K. Annabelle Smith explains the historically erotic appeal of, um, lettuce?
[I]n Ancient Egypt around 2,000 B.C., lettuce was not a popular appetizer, it was an aphrodisiac, a phallic symbol that represented the celebrated food of the Egyptian god of fertility, Min. … The god, often pictured with an erect penis in wall paintings and reliefs was also known as the “great of love” as he is called in a text from Edfu Temple. The plant was believed to help the god “perform the sexual act untiringly.”
She describes the above image:
This relief, from the funerary temple of Ramses III at Medinet Habu, for example, depicts Min’s harvest festival. At the center is a statue of Min. Behind him, a procession of priests holds a small garden of lettuce. Min is also sometimes depicted wearing a long, red ribbon around his forehead that some say represents sexual energy.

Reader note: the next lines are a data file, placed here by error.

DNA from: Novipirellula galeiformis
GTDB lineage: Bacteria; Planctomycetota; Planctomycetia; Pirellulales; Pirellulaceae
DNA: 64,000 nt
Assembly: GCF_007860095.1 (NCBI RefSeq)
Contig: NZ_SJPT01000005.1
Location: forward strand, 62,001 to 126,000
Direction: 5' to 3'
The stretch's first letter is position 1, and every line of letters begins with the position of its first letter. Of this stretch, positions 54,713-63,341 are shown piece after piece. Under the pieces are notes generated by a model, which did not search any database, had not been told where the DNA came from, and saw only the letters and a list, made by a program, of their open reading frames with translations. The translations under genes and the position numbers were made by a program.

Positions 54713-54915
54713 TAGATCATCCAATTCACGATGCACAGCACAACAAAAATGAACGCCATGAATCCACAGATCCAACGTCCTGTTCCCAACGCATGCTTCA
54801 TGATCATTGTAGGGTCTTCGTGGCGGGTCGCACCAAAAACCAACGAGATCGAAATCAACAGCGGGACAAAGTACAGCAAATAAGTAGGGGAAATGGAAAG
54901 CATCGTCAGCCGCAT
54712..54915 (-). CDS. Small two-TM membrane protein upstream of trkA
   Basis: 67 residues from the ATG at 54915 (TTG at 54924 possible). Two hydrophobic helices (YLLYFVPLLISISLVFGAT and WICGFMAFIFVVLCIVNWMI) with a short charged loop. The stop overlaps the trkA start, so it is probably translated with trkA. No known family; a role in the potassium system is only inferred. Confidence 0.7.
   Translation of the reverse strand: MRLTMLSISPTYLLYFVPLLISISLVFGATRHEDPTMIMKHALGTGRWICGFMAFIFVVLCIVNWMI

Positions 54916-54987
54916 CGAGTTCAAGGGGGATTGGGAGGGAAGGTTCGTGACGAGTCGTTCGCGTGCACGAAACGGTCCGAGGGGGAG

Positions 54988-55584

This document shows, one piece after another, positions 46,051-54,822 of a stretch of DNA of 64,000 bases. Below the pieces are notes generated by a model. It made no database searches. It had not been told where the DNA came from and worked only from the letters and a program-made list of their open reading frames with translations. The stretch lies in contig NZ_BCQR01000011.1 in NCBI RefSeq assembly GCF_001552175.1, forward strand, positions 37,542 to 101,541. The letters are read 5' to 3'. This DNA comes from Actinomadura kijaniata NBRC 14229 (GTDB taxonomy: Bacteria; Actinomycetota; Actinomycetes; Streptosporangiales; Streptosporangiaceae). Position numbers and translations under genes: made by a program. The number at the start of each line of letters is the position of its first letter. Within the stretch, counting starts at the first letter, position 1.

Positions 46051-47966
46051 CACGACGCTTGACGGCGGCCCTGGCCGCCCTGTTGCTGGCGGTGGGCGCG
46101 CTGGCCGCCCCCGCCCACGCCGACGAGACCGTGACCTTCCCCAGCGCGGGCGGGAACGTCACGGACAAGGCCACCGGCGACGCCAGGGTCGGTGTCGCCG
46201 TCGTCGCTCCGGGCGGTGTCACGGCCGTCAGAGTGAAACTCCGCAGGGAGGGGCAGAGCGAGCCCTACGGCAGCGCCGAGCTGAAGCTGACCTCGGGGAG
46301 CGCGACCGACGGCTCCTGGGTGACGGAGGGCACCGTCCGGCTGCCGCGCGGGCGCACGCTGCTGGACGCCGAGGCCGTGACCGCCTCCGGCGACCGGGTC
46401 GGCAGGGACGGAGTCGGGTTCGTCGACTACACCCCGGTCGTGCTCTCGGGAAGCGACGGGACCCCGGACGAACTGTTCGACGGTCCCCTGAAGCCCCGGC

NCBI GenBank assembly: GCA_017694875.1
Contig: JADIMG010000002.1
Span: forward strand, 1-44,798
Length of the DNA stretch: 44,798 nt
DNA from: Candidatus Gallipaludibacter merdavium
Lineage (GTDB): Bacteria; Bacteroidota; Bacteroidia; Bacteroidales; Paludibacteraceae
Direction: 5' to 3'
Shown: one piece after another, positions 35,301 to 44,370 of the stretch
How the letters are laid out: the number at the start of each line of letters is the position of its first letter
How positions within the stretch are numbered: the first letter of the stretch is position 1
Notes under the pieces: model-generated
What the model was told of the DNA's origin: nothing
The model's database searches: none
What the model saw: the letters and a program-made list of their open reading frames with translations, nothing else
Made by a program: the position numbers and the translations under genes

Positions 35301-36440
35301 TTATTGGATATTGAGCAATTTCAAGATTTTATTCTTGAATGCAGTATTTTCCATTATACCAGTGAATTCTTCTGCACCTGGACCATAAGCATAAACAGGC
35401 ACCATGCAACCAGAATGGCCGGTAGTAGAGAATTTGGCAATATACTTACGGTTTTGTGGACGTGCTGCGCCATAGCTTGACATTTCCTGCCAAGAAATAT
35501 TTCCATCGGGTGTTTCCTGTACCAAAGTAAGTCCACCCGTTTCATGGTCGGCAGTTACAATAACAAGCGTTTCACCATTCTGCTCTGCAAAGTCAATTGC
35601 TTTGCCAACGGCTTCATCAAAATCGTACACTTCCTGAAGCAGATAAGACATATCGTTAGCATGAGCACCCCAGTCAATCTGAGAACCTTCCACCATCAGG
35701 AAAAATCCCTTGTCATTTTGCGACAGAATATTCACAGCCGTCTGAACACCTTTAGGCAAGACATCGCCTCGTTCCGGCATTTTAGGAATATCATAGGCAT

“One of the reasons why [the Egyptians] associated the lettuce with Min was because it grows straight and tall—an obvious phallic symbol,” [Professor Salima] Ikram says. “But if you broke off a leaf it oozed a sort of white-ish, milky substance—basically it looked like semen.”
(Photo by Flickr user kairoinfo4u)